The advisory firms also expressed their concern over equity awards to two other Amazon executives, CEO of Worldwide Consumer David Clark (nearly $57 million) and CEO of Amazon Web Services Adam Selipsky (nearly $82 million).

In its proxy, Amazon said it has explained to investors its philosophy of tying executive pay to long-term performance. The company said “a small minority of investors” disagree with its approach.

ISS is also recommending that investors vote against the executive compensation program of Facebook’s parent company, saying that Meta appears to determine compensation at the discretion of the board committee; that its incentive programs lack disclosed objective metrics and quantified goals; and that other named executive officers “receive very large equity awards that lack performance vesting criteria.”

ISS further states that the security costs for the company’s top two executives, CEO Mark Zuckerberg ($25.3 million in 2020; $26.8 million in 2021) and Chief Operating Officer Sheryl Sandberg ($8.5 million in 2020; $11.3 million in 2021), are “exceedingly large” and continue to rise. Zuckerberg had $1 in salary in 2021 and the only other listed compensation for him was security costs, which included a $10 million pretax allowance for personal security that he can use as he sees fit as well as $15.2 million in security costs to the company. Sandberg’s 2021 compensation was $35.3 million, which included a nearly $1 million salary, $850,000 bonus and $22.2 million in stock awards.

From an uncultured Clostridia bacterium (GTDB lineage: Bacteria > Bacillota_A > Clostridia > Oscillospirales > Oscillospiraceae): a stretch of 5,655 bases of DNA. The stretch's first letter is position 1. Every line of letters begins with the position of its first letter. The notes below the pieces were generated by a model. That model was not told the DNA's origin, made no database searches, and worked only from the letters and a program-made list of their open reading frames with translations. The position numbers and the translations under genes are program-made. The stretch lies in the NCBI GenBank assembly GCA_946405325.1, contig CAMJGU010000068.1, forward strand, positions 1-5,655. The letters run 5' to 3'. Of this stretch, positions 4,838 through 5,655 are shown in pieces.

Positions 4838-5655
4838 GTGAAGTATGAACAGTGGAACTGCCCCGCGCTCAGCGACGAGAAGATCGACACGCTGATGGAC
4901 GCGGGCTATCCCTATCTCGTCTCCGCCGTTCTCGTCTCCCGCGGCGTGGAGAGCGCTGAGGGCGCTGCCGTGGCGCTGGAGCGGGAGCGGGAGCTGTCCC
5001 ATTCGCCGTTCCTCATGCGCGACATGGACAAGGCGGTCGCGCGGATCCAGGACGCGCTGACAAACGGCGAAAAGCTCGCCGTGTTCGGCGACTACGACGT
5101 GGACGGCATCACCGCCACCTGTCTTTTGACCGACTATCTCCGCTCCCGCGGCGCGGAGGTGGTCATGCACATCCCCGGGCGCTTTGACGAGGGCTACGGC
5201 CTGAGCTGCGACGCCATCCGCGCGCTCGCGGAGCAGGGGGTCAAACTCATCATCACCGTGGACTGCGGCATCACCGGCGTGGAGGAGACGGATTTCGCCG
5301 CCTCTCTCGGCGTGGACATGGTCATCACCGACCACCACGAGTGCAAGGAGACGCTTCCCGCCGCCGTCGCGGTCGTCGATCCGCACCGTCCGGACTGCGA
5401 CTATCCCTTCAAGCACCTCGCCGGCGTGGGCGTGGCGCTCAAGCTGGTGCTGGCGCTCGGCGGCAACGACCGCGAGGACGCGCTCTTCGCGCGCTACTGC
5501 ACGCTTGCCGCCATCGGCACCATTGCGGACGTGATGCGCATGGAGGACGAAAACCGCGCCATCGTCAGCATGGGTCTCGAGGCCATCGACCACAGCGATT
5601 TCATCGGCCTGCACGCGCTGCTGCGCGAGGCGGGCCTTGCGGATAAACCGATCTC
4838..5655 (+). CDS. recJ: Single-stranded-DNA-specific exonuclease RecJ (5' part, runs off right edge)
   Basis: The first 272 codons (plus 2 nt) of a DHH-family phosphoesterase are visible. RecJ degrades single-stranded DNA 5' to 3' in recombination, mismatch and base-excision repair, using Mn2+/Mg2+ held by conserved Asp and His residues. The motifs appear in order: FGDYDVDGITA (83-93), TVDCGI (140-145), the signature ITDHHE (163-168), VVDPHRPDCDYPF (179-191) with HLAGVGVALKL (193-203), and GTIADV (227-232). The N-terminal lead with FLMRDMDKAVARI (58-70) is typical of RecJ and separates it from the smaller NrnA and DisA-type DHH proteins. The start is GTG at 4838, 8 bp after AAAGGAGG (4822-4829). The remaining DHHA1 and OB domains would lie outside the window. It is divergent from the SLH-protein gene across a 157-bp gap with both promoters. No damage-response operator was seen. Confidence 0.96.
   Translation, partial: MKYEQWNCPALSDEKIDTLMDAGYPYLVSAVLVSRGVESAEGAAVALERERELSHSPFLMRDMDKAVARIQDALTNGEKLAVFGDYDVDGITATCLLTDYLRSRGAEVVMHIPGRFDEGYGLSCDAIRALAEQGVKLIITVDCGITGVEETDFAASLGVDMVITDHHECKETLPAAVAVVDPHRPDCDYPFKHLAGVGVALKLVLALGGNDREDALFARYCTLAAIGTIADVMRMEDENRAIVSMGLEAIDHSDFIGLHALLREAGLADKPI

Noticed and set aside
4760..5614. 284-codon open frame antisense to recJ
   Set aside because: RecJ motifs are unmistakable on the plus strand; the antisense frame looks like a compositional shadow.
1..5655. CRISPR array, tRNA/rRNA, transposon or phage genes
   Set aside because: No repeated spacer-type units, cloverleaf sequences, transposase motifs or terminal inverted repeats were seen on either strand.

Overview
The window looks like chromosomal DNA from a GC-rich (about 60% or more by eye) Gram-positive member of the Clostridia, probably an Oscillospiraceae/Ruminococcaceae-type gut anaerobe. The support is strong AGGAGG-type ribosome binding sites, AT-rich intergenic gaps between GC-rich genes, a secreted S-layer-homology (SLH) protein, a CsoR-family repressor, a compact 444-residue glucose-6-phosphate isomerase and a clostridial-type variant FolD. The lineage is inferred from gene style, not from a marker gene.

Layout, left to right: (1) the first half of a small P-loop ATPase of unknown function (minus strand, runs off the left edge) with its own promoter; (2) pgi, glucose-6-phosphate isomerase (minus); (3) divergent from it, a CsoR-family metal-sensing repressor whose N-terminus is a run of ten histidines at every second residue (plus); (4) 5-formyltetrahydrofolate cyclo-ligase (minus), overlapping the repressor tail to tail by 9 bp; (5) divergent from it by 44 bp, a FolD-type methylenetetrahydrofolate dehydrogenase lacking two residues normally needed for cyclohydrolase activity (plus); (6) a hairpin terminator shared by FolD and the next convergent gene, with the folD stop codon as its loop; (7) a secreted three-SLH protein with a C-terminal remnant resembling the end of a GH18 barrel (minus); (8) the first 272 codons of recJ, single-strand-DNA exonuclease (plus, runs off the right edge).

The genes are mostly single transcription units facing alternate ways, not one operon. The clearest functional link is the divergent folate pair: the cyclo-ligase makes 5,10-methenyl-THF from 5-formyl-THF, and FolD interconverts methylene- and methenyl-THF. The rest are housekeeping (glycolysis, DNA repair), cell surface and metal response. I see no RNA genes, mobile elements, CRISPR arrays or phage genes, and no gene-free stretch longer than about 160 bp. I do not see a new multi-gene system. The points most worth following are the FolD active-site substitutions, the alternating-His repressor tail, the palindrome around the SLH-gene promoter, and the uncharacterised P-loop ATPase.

In its proxy, Meta said its practices are centered on pay for performance. The company also said the security costs for its top executives are necessary because of their high profiles, and that travel costs for both Zuckerberg and Sandberg were higher in 2021 because of their increased personal travel and a rise in security-personnel costs.

See also: Uber, Lyft face shareholder push to disclose how much they are spending in fight for new labor laws

ISS and Glass Lewis also are recommending that investors vote against the executive compensation program at Twitter — although the company does have a pending deal to be taken private by Tesla Inc.
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CEO Elon Musk that could render moot any shareholder votes or actions at the meeting.